The leather belt is not just an anchor for your pants and skirts. It’s a real object of style and class and can make or break your outfit, depending on its quality.
The first measure of your belt’s quality is the quality of the leather itself. Generally, leather belts are made from 3 leather grades:
- Split-grain (genuine) leather: The lowest quality of belts made from real leather. It won’t last long, but it’s a good first ladder on the leather scale.
- Top-grain leather: Quality leather, but sanded down and treated to create a smooth finish and texture. This makes it less durable than full-grain leather.
- Full-grain leather: Uses raw leather in its most natural state. It’s highly resistant and develops a rich patina as it ages.
Most manufacturers today create “leather belts” from synthetic fabrics with features similar to real leather in function, look, and feel.
Unfortunately, these leather imitators, such as leatherettes, polyurethane/PU leather, pleather, and vegan leather, have made it tough for buyers to spot the real leather belt.
Therefore, you’ll need some tricks to help you gauge a leather belt’s quality before investing in it.
Here are 5 proven ways to distinguish real leather from faux leather the next time a belt catches your fancy:
Table of Contents
1 - Do the Drop Test
One of the easiest ways to spot a genuine leather belt is by placing a drop of water on it. Known as the drop test, or moisture test, it can be performed to see if the leather will absorb or repel the water.
Though invisible, leather has thousands of tiny pores which absorb and release moisture depending on the environment’s humidity. If directly exposed to moisture, real leather will absorb the water quickly into its small pores. Therefore, you can spot a genuine leather belt by observing the absorption of the water droplet. If it’s absorbed into your belt, then the leather is real.
If the belt is made from fake leather, the water droplet will roll off of it or form a small puddle since synthetic leather repels water.
It’s important to note that if the belt has undergone a water repellant treatment, it won’t absorb the water even if it’s made of real leather. For a more accurate and thorough identification, combine the drop test with one of the other methods discussed below.
2 - Smell Your Leather Belt
A real leather belt has an unmistakable “leather” smell that can’t be accurately manufactured.
You can’t describe the smell, but you can recognize it months, and even years, later. Scent is the strongest sense tied to memory, and a strong smell like that of real leather is never forgotten.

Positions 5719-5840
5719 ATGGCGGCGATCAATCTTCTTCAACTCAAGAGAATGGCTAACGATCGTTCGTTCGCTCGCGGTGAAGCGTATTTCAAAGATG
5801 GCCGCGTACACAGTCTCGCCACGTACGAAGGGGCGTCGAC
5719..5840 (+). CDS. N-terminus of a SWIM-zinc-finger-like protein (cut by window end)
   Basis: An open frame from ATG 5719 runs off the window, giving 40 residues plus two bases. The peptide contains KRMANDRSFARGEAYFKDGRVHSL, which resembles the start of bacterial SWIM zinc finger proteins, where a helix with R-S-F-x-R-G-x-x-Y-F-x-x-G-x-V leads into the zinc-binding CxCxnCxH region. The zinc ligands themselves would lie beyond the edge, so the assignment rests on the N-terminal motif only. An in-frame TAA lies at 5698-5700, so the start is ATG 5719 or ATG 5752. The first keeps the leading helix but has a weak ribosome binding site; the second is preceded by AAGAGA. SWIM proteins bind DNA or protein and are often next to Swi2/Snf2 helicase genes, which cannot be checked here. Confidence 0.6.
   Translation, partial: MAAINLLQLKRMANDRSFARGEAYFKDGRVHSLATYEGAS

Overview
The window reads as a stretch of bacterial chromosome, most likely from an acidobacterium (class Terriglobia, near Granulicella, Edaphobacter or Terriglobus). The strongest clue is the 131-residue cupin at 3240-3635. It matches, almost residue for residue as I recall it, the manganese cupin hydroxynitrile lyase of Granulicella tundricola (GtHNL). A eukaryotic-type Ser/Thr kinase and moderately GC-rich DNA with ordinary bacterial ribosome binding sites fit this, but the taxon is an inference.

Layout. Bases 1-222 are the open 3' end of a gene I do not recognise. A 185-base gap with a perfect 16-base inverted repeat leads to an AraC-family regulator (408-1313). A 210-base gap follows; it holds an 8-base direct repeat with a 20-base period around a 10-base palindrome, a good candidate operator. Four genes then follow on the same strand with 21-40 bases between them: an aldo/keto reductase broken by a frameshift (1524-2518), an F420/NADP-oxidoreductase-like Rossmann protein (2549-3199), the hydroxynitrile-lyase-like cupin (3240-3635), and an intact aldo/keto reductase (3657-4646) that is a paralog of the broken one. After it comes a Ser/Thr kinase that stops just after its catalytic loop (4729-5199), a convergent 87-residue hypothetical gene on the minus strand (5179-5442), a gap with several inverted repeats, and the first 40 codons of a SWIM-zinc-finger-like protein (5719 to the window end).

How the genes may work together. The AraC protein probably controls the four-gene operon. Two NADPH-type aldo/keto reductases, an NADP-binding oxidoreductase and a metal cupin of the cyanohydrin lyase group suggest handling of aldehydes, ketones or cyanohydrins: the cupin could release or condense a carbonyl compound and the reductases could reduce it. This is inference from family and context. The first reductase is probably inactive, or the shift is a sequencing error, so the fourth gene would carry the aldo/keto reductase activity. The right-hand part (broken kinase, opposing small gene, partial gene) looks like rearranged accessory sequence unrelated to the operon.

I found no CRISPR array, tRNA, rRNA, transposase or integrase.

The distinct smell of a real leather belt comes from its tanning process. Leather tanneries pass the leather through procedures like salt curing and lime treatment, ultimately giving the leather its unique smell.
Fake leather, however, will have a chemical or plastic-like smell.
Expert Tip: To keep your leather belt looking and smelling great, condition it regularly with Popov Leather’s Leather Balm. It’s made using all-natural ingredients and acts as a protective shield against potential damages, like scratches and rain.
3 - Examine the Belt’s Cutting Edges
The edges of a leather belt are a good determinant of its authenticity. Real leather is a natural material that comes from real animal hide. The collagen fibers in the animal’s skin give the leather belt a fibrous structure on its cutting edges.
So as you inspect a leather belt, look closely at its edges. In a genuine leather belt, the edges won’t be entirely uniform; they’ll be rough and uneven with blemishes.
A faux leather belt, on the other hand, has a uniform surface with straight cutting edges. Its grain is often very smooth, even, and symmetrical.
This complete smoothness gives the belt an unnatural and unsatisfying feel. A real leather belt’s natural imperfections, like tiny cracks, make it much more appealing.
4 - Pay Attention to How the Belt Looks and Feels
An animal’s skin grows old with time and wrinkles just like that of a human.
Therefore, as leather ages over the years, its appearance will change. If you press your fingers into a real leather belt, its surface will stretch and wrinkle a bit.